What’s old is new again

Hello fellow travellers!  It’s been a long time- my last post was at the start of COVID in March and from then until probably just last month, my creativity and normal adventurous spirit had tanked due to all the changes around me. Does anyone else’s spirit respond in that way when there is so much change in your world? It may be that I’m an introvert and don’t like change at the best of times but COVID certainly threw a wrench in there and caused me to be very down.

With my renewed energy, we have been trying to get out on some trails more and see some sights. We were lucky to get out on a nice day a couple weekends ago with friends to explore a spot in Albert County that I had not really been to since I was a kid picking blueberries with some Steeves side of my family. Can you guess where we went?

If you guessed Elgin, you are right!  This was a stylised photo by my talented husband. I like to imagine this is how my grandfather might have seen the Elgin Country Kitchen back in the day.

We started the day meandering through the back roads like Nixon and Parkindale. We found the Parkindale Hall that has been an awarded venue for concerts the past few years featuring Maritime music ( sadly not this year) that will hopefully be back in production next year!

We then ended up on the road from Petitcodiac to Elgin. As we approached the middle of town, we were noticing a lot of bikers on the road. Here they were for the Elgin Bike Race put on by the Elgin Eco Association who also coincidentally help manage the Mapleton Acadian Trail that we were there to see and hike. I have never done a bike race but love biking and it sure looked like fun! Maybe I’ll do it someday!  Then the cars started arriving and we headed in to the Elgin Country Kitchen for some lunch before it got too crowded.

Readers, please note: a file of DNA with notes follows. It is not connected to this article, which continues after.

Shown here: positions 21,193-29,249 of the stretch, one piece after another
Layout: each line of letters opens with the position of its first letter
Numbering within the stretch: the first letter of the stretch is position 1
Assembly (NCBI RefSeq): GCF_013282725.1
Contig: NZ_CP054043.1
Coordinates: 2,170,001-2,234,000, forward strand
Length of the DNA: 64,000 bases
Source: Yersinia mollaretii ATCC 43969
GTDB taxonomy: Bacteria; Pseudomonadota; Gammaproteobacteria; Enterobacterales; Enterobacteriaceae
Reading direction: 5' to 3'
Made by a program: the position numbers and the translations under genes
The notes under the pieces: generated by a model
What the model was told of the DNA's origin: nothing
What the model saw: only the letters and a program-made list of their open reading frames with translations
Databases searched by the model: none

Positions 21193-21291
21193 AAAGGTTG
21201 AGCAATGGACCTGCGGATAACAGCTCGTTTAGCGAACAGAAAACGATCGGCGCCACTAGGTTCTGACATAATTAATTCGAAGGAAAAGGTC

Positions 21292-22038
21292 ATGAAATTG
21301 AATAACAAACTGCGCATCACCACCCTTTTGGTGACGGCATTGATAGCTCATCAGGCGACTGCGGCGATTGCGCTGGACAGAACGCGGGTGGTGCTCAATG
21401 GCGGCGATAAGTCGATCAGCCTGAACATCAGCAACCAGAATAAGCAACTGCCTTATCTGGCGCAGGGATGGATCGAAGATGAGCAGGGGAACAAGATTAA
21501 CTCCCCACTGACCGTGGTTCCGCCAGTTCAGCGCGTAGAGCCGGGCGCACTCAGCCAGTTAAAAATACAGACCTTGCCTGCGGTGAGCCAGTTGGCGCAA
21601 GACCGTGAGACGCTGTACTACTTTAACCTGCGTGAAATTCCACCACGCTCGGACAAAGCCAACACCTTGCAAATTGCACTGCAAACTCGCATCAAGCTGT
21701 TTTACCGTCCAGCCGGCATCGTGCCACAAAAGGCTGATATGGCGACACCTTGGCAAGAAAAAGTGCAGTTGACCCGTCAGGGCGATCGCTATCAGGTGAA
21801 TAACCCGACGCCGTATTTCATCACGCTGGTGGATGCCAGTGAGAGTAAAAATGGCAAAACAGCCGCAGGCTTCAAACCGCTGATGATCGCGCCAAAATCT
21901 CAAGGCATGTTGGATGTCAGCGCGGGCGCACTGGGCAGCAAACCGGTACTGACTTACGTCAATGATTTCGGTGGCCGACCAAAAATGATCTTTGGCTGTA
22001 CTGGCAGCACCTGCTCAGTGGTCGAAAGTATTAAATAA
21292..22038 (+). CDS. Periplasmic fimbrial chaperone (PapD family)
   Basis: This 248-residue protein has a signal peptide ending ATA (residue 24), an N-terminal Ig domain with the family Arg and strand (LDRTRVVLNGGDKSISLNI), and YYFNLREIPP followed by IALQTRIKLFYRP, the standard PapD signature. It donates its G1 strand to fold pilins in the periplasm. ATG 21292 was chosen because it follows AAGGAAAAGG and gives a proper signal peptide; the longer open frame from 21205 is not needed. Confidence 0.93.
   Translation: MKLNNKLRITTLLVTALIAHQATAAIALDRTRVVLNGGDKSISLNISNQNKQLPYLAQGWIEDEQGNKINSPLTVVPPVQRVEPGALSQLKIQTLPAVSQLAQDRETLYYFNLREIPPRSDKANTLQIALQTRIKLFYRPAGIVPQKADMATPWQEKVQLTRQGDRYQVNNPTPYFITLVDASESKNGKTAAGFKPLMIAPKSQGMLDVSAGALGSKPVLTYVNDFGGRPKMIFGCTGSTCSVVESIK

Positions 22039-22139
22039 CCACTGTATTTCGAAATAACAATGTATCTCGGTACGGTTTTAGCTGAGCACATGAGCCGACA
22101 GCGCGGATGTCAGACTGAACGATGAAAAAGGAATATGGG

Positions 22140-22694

I love the ambience and atmosphere in the Kitchen that has been renovated and reopened just since February of 2020 by a local family, the Carters. It had not been open for the last 3 years but has been around since 1949. They are open 7 days a week with weekend specials and breakfast that looks delicious!  One interesting thing we found while hiking the Mapleton trail was that the leftover wood from the Manganese Mine buildings in that area were used to build the Elgin Country Store.

After a delightful lunch, we headed down to Mapleton to find the trail- there is a new trailhead so you can find it easily on Route 895- we were only slightly confused on the way there because Route 905 turns into Route 895 right at the corner where you head into Mapleton. This trail is managed by the Eco Association and Nature Trust NB.

The trail is about 3.4 km of moderate hiking with another short loop  available that all takes you through majestic hemlocks, hardwoods, remnants of the Manganese mine , brooks, and interpretive signs. It was lovely!

On our way out of Elgin and over to the 114 to get back to Waterside,  my husband took us on the backroads ( really only passable with an ATV) but we held on and came upon some beautiful blueberry fields in their autumn shades. It was gorgeous! Even a few berries were hanging on the summer.

Here ends our little tour of Elgin. I hope you can get down and enjoy it! I bet it is beautiful in all seasons. If you are new here, I want to make sure people know my inspiration for these posts comes from my husband’s beautiful photography. Today’s post is a mix of mine and his :).

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